"Unless you can do it all yourself it's hard. The councils have got a lot tougher." O'CONNOR AND Brown discovered that over the past decade a "cycling cafe culture" had developed in Victoria, Australia.

Up to 10,000 riders traversed one particular route each weekend, with competitive club cyclists making up a small portion of the numbers. They often mixed with non-competitive riders to form faster bunches.

O'Connor and Brown surmised that a number of those riders had the skills, fitness and equipment to participate in organised cycling, but the "majority opt for the informal, unorganised bunch rides".

But in New Zealand there are still significant numbers of pedallers who want to race, but find it too difficult going through the official channels.

Cornelius knows this and is faced with the difficult dilemma of endorsing the "underground" scene while knowing it has contributed to the demise of some clubs and might even eventually claim his, the largest in Auckland and possibly New Zealand.

"These events have taken root because it's so difficult to run 'official' events. They work very well; they're awesome.

"We can't keep doing what we're doing. It will mean the death of the club and all that means is that instead of having controlled racing, we'll get a load of guys going out running private races without applying any of the rules."

Or as Webb puts it, we'll have people bending the rules to breaking point.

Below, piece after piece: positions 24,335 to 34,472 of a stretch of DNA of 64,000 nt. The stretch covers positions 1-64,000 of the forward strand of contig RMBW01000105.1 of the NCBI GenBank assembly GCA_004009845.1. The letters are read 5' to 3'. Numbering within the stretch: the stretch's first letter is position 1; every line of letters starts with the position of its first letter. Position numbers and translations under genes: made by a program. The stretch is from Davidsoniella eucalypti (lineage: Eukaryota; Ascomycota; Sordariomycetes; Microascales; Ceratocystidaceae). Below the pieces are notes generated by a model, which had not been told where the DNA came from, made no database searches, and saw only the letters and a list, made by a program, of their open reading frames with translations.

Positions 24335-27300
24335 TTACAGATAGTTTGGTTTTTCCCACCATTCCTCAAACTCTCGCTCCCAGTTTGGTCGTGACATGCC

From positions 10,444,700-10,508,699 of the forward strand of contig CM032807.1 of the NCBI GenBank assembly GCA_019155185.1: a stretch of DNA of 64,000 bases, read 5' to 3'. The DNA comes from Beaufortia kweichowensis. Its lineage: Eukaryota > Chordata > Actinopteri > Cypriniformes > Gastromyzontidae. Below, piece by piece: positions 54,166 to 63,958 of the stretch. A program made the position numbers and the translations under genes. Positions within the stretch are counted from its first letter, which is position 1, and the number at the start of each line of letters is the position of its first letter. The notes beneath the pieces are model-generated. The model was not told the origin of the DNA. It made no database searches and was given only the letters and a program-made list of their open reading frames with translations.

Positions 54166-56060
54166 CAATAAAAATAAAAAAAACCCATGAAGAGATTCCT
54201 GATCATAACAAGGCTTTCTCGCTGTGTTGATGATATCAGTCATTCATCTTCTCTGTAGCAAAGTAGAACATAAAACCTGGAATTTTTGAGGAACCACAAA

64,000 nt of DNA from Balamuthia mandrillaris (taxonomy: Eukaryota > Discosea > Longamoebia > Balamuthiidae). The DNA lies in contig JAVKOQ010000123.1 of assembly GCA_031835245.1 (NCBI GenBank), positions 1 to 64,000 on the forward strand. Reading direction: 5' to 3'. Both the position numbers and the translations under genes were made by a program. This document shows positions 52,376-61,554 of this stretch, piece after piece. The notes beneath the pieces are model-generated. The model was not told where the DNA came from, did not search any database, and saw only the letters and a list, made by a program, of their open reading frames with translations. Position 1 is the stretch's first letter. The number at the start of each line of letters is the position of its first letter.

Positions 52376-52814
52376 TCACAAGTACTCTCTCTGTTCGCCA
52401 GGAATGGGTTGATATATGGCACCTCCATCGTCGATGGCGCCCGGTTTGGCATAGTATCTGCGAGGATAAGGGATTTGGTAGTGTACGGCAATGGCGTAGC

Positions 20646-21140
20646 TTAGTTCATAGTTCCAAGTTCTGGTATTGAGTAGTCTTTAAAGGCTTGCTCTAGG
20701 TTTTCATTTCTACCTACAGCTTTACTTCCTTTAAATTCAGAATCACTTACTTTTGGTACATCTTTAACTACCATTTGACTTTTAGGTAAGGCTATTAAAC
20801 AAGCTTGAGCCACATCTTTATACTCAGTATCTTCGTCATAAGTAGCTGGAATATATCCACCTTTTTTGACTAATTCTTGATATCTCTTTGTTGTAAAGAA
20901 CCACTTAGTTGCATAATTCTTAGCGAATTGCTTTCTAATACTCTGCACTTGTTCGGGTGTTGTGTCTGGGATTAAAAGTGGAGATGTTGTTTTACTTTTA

"I've no doubt the cost of running events has caused people to make that decision to run 'illegal' races, but it's interesting because it's a bit of a grey area. If a group of people decide to go for a ride on a planned day on a planned course, is that actually an event?"

Dowsing says that while he and his mates would love to have better access to licensed events, there is an element of thumbing your nose at the authorities that makes the underground races that much more enjoyable.

"Absolutely. I'm surprised we've got away with it for so long, to be honest," he jokes.

Everyone in the industry, be they on the licensed, unlicensed or purely recreational side of the sport, remains acutely aware of when the joke ends.

"It's great having an underground because it suits a lot of people, but eventually something is going to happen and, dare I say it, someone's going to get killed," Cornelius says.

"Who does it fall back on, then?"